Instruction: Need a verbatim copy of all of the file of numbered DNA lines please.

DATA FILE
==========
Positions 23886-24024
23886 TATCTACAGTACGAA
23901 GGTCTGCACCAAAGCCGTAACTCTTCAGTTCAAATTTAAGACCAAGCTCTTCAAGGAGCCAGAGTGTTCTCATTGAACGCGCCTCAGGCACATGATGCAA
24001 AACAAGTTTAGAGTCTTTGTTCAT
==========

Positions 23886-24024
23886 TATCTACAGTACGAA
23901 GGTCTGCACCAAAGCCGTAACTCTTCAGTTCAAATTTAAGACCAAGCTCTTCAAGGAGCCAGAGTGTTCTCATTGAACGCGCCTCAGGCACATGATGCAA
24001 AACAAGTTTAGAGTCTTTGTTCAT